Iman worked in a ladies’ hairdressing salon. “I know how to cut hair and make it better,” she told me. Her younger sister, Ehsan, was still studying and hoped to become an accountant. They were born in Beirut’s Shatila camp, but because their father left them when man was just five months old, neither had an ID card. In Lebanon’s infernally sectarian bureaucracy, they did not officially exist.

      The patchy electricity in their squashed home came from a battery-operated generator. The walls were strangely empty too, apart from pictures of the Al Aqsa Mosque and a young man surrounded by...

    • Marwan Shehadeh, 45 Web Manager AMMAN, JORDAN
      (pp. 185-190)

      The margins of any society mark the limits of the center’s imagination. They can represent an “other” against which identity is formed, a frame in which society develops, and over time, ideas that gestate there can transform the center itself. Palestine’s murkiest borderland since September 11 has been the province of Salafi Jihadists, most notoriously Al Qaida. Palestinians are loath to talk up such groups—and play into post–September 11 narratives that Israel has skillfully manipulated. Jihadist groups were also small in numbers when I was researching this book. But as hopes of liberation and statehood declined their specter...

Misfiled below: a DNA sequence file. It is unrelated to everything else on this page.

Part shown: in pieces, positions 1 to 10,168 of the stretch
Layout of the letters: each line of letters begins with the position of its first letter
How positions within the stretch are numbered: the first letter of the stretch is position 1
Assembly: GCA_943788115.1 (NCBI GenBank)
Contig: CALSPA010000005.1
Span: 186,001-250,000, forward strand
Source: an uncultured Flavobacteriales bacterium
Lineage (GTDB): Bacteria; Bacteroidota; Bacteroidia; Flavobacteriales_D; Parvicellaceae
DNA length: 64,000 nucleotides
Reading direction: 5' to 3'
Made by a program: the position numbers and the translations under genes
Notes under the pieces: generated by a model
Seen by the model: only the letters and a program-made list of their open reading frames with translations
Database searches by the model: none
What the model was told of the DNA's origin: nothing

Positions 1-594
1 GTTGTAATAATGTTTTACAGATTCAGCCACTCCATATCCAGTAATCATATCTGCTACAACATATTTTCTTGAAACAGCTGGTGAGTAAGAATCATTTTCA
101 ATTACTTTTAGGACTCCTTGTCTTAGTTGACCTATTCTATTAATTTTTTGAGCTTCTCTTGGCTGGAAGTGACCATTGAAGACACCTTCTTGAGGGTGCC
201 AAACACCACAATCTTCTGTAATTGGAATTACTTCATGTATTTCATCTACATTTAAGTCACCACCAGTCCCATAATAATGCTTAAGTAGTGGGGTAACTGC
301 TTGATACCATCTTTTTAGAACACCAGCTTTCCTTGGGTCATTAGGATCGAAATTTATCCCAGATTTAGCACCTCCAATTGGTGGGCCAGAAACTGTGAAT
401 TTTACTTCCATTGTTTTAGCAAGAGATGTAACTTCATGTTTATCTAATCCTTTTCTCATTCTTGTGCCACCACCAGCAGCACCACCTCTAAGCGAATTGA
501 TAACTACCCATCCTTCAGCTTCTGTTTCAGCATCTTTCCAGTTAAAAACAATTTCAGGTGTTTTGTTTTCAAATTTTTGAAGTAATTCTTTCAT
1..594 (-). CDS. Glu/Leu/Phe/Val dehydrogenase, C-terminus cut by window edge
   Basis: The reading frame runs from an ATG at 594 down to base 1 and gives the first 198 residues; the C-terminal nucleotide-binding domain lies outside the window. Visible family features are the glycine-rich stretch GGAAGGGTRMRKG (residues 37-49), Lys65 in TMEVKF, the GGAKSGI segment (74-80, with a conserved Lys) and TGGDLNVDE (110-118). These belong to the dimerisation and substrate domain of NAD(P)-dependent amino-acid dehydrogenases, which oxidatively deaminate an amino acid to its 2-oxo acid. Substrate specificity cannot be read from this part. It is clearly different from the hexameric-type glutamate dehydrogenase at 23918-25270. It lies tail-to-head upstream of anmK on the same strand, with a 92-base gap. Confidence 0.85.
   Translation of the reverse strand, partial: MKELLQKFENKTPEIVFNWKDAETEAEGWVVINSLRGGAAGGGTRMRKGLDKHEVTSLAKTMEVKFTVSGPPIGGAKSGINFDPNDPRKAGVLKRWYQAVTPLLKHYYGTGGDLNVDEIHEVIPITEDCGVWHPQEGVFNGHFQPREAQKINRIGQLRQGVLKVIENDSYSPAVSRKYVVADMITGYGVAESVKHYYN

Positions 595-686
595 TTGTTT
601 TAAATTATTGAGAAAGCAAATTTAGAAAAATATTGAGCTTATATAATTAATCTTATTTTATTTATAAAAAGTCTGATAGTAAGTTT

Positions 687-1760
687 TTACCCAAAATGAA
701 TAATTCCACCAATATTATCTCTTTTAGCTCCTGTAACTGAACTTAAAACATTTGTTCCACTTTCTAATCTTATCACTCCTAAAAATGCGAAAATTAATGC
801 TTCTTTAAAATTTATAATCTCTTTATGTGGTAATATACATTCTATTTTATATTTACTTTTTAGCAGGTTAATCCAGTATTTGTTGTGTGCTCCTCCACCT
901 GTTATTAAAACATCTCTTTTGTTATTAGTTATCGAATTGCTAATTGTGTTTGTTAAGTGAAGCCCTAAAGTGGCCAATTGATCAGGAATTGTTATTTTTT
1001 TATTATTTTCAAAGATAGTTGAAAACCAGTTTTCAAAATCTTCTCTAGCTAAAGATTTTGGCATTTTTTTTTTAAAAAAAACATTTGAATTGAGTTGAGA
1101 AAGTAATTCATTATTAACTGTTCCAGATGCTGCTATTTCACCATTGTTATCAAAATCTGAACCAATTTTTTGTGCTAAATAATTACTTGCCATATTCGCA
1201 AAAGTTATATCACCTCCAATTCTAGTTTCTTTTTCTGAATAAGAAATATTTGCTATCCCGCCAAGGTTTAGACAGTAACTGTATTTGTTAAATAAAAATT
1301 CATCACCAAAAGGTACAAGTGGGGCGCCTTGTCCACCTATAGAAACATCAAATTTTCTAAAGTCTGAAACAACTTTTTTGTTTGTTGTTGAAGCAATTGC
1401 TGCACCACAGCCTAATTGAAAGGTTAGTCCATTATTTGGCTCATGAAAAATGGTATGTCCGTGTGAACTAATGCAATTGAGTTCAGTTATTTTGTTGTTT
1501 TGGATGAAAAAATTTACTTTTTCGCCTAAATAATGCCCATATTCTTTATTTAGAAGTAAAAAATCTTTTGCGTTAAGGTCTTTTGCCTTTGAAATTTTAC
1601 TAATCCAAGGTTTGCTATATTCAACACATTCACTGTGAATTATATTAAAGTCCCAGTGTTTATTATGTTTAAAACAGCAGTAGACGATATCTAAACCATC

• Sami Mahmoud Khader, 45 Zoo Curator QALQILYA, WEST BANK
      (pp. 190-194)

      Palestine has a dearth of civic treasures outside Jerusalem. Few cultural institutions have outlived the generations that created them. But perhaps the most affecting individual modern landmark is the Qalqilya Zoo, a kitsch design riot of stuffed animals, dinosaur models, and space exhibits that vie with the bears, crocodiles, kangaroos, lions, leopards, and monkeys for attention. The zoo’s animals have also been victims of Israeli invasions, and the park has become an offbeat symbol of pride and resilience. More than anything, it is Sami Khader’s mindscape—absurd, macabre, exhilarating, and hewn from that most precious of national assets, the imagination....

  10. The 1967 (Naksa) Generation

    • [Introduction]
      (pp. 195-197)

      Anaksais a failure, and the Arab world’s inability to defeat Israel in the Six Day War of 1967 changed the course of Palestinian history. The march to war was triggered by Egypt’s unilateral closure of the Straits of Tiran, which separate the Red Sea from the Gulf of Aqaba, an Arab fact on the ocean that Israel’s military could not countenance. The conflict ended with Israel in control of the Sinai Peninsula, the Golan Heights, the West Bank, and Gaza. But the commander of Israel’s forces, Yitzhak Rabin, later traced the conflict’s roots to the January 1964 Cairo...

    • Leila Khaled, 64 PFLP Fighter AMMAN, JORDAN
      (pp. 198-204)